Obituary: Founder member Alfie Browne

By February 15, 2016Obituaries, Public

MJA founder member, Alfie Browne, recalled by MJA member, Nick Timmins 

mourning ribbonTo be commemorated with a packed funeral and multiple well-written obituaries, one must live fast, be famous and die young.

Alf – or Alfie – Browne achieved the first of those – living a life that was both fast and full. He failed the third pretty comprehensively having died last August age 94. And he was undoubtedly not famous outside the world of what was then called Fleet Street.  But he was famous within it, and should have been outside. He was one of the great reporters.

For many years he was the science and medicine correspondent of the Press Association (PA), the national wire service. Good specialist correspondents there wielded enormous influence on what got reported and published, even though none of them, or virtually none, were ever marked by a personal by-line. The PA was, still is, a service that others shamelessly adopt as their own – which is, after all, what it is there for.

Alfie was also – in typically questioning, sceptical and challenging fashion – a founding member of the MJA, one of a fast diminishing band, although, amazingly there are still older members extant.

Alfie was, primarily, a reporter. But over the years this bespectacled, immensely wiry, not very tall man also boxed and wrestled, lifted insane weights, and rode a bike like a mad man long before the days of Chris Boardman and Bradley Wiggins. And he played the piano.

Among his generation of medicine and science reporters he was far from alone. Ronnie Bedford (the Daily Mirror’s science and medicine editor click here for obit from Mirror colleagues ) was a truly great, half-blind, jazz and swing pianist. Les Toulson (The Sun’s science and medicine correspondent) could also play exceptionally well – a room in his house was occupied by a distinctly serious electronic organ. So the day’s end of the gatherings following annual conferences that the science and medicine correspondents attended were often played out in assorted hotels and bars by this trio. Alf’ie’s music was at the classical end of the spectrum. (He would tell you, with absolute conviction and doubtless blameless accuracy, on which of Rachmaninov’s many recordings the composer had played a false note.)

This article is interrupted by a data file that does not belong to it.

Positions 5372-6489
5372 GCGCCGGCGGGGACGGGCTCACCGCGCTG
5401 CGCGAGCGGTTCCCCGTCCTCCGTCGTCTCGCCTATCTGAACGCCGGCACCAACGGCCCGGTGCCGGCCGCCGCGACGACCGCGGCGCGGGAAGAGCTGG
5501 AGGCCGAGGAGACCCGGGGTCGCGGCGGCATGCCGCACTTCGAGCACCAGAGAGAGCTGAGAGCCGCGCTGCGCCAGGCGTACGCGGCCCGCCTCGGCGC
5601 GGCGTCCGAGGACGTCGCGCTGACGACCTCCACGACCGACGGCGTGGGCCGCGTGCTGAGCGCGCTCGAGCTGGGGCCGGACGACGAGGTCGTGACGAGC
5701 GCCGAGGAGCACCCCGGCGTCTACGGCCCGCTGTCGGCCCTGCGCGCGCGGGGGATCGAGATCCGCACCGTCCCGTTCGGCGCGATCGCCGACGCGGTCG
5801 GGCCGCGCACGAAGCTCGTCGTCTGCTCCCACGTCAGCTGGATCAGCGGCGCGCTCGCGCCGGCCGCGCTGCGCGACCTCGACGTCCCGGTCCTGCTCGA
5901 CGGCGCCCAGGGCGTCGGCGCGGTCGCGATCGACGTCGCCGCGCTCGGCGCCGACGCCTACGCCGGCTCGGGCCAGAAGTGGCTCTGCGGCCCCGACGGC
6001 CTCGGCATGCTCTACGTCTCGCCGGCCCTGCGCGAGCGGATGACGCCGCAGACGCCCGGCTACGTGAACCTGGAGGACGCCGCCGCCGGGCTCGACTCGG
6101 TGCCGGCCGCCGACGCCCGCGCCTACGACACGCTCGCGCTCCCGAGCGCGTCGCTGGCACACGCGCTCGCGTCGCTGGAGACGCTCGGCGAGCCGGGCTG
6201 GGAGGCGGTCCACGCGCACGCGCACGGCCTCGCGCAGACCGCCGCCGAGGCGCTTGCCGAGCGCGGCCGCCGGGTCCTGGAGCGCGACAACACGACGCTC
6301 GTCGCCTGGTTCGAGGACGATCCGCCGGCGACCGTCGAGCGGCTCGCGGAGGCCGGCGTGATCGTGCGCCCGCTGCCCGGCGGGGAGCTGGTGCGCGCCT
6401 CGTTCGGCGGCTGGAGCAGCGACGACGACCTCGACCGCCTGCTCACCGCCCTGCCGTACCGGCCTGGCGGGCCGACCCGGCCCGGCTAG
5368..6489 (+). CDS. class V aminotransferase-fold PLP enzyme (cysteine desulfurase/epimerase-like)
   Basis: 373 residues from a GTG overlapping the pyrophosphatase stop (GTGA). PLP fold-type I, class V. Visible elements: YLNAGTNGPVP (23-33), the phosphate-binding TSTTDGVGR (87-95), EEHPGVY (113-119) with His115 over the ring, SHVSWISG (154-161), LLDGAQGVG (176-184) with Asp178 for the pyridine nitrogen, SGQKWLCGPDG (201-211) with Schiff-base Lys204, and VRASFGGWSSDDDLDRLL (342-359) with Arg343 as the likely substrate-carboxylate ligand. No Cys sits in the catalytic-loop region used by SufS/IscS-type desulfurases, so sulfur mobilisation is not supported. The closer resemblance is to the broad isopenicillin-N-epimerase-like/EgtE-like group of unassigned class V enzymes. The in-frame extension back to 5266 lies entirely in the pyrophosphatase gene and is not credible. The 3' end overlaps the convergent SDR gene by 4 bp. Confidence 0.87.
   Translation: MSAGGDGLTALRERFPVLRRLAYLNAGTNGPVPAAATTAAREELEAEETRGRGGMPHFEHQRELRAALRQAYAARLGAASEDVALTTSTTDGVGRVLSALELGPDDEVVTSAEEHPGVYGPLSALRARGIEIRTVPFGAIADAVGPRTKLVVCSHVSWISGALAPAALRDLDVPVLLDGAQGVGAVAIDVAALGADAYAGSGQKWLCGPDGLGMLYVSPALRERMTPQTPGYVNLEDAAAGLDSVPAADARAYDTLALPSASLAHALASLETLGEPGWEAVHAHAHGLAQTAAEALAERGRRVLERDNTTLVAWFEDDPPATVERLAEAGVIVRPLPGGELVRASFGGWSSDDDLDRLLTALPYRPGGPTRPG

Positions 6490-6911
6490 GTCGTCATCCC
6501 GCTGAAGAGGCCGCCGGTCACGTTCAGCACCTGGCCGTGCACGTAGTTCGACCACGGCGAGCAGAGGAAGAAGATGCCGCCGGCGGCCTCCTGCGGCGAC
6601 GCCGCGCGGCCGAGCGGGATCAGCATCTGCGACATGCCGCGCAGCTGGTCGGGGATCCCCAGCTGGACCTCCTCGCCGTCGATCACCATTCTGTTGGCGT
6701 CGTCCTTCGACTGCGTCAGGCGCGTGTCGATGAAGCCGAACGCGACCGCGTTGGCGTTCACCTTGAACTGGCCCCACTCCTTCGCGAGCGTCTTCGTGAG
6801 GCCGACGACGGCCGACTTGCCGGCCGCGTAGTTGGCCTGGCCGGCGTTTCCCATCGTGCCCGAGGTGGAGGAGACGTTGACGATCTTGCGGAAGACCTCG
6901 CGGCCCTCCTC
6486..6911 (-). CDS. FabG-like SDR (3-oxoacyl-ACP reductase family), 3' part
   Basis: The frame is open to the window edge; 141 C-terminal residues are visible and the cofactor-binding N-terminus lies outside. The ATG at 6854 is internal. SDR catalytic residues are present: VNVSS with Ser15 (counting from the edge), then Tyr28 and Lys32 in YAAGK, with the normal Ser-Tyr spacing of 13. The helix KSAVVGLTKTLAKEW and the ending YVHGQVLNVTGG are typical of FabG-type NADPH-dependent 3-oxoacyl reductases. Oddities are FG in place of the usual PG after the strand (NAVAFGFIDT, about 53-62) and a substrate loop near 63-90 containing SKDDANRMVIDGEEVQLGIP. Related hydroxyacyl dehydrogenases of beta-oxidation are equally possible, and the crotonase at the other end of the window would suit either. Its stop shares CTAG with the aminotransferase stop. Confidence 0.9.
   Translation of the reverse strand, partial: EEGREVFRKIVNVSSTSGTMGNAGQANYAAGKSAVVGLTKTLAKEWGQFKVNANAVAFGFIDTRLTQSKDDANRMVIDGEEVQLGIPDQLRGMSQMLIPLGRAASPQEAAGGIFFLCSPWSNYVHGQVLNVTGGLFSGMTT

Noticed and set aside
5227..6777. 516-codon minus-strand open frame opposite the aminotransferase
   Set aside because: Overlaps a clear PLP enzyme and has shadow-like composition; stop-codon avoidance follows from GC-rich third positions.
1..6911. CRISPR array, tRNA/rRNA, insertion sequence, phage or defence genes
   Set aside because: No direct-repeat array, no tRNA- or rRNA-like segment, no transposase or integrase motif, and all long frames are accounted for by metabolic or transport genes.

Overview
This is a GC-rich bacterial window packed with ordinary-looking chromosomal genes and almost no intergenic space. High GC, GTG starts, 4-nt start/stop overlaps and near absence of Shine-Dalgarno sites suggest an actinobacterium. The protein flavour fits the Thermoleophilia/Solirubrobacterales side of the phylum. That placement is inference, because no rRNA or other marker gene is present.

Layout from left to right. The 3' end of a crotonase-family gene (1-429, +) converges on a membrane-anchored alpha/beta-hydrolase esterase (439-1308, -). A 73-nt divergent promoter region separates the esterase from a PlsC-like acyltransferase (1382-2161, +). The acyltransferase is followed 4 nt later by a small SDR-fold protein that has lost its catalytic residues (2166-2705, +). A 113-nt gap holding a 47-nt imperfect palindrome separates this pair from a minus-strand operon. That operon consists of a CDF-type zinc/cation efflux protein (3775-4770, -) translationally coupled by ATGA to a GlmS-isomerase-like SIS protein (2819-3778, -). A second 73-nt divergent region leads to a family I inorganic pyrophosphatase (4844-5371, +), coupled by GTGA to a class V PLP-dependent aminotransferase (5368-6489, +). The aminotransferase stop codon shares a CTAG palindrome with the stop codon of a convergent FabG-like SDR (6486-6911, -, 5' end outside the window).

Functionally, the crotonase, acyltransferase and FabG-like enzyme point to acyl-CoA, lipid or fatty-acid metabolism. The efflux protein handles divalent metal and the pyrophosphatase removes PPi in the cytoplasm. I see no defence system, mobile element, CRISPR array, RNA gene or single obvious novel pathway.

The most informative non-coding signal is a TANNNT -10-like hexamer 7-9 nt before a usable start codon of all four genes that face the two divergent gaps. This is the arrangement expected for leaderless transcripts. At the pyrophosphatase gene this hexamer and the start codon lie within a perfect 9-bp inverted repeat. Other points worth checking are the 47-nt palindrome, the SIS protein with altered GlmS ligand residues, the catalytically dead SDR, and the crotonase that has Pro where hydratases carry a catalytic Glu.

But above all, Alfie – and this is the point of this obituary – was a truly great, if anonymous, reporter. Somewhat to its shame, the PA has not done an obit of him. So this one relies on unreliable memory and doubtless misses many of his triumphs and indeed some of the better stories that others are welcome to add or correct.

Alfie left school at 14 and joined the PA as a copy boy. He then rose up the ranks. The Second World War intervened, something he rarely talked about, but when he returned to the PA he became its motoring and aviation correspondent. He graduated to being the science and medicine correspondent, and for a time did both jobs. So he’d be attending an air display or fair, and/or testing a car which he’d then use to drive at breakneck speed across the country to do a science or medicine press conference, before returning, while somehow – long before the days of mobile phones – managing to file both stories on time, and achieving countless scoops. Despite his lack of formal education he was an autodidact with a voracious and awesome width of knowledge. Tony Thistlethwaite in his history of the MJA – Independent and Bloody Minded – dubbed him “a polymath of professors”. He could take on Sir Fred Hoyle about red-shifts and debate whether the universe was expanding or contracting, or Walter Marshall on nuclear physics, or Walter Bodmer on genetics, before filing a typically mischievous story about the latest controversy over the prescription of contraceptives to under-16s.